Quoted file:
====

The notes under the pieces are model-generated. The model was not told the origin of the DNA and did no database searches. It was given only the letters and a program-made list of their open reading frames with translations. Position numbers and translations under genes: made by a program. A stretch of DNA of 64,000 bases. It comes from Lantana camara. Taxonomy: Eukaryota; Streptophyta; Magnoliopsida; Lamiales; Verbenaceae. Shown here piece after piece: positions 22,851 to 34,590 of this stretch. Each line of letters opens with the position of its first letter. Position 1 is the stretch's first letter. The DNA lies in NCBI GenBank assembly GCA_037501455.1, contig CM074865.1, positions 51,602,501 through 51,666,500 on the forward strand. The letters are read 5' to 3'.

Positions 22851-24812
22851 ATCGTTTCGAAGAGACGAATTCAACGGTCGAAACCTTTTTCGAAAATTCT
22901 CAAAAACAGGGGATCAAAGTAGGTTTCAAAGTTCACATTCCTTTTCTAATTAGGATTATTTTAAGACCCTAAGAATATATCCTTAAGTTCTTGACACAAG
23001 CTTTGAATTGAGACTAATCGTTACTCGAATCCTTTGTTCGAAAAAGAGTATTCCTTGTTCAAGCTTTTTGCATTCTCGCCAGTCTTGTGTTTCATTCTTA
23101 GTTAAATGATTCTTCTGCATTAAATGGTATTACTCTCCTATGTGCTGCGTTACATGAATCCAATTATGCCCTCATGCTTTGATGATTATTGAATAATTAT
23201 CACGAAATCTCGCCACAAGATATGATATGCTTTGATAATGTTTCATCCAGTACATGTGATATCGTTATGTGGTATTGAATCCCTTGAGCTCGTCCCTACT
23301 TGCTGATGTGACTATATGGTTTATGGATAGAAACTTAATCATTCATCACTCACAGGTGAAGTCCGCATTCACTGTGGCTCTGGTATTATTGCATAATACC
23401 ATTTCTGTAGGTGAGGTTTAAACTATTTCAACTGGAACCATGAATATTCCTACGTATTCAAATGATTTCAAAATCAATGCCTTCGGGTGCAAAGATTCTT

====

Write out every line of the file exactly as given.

The notes under the pieces are model-generated. The model was not told the origin of the DNA and did no database searches. It was given only the letters and a program-made list of their open reading frames with translations. Position numbers and translations under genes: made by a program. A stretch of DNA of 64,000 bases. It comes from Lantana camara. Taxonomy: Eukaryota; Streptophyta; Magnoliopsida; Lamiales; Verbenaceae. Shown here piece after piece: positions 22,851 to 34,590 of this stretch. Each line of letters opens with the position of its first letter. Position 1 is the stretch's first letter. The DNA lies in NCBI GenBank assembly GCA_037501455.1, contig CM074865.1, positions 51,602,501 through 51,666,500 on the forward strand. The letters are read 5' to 3'.

Positions 22851-24812
22851 ATCGTTTCGAAGAGACGAATTCAACGGTCGAAACCTTTTTCGAAAATTCT
22901 CAAAAACAGGGGATCAAAGTAGGTTTCAAAGTTCACATTCCTTTTCTAATTAGGATTATTTTAAGACCCTAAGAATATATCCTTAAGTTCTTGACACAAG
23001 CTTTGAATTGAGACTAATCGTTACTCGAATCCTTTGTTCGAAAAAGAGTATTCCTTGTTCAAGCTTTTTGCATTCTCGCCAGTCTTGTGTTTCATTCTTA
23101 GTTAAATGATTCTTCTGCATTAAATGGTATTACTCTCCTATGTGCTGCGTTACATGAATCCAATTATGCCCTCATGCTTTGATGATTATTGAATAATTAT
23201 CACGAAATCTCGCCACAAGATATGATATGCTTTGATAATGTTTCATCCAGTACATGTGATATCGTTATGTGGTATTGAATCCCTTGAGCTCGTCCCTACT
23301 TGCTGATGTGACTATATGGTTTATGGATAGAAACTTAATCATTCATCACTCACAGGTGAAGTCCGCATTCACTGTGGCTCTGGTATTATTGCATAATACC
23401 ATTTCTGTAGGTGAGGTTTAAACTATTTCAACTGGAACCATGAATATTCCTACGTATTCAAATGATTTCAAAATCAATGCCTTCGGGTGCAAAGATTCTT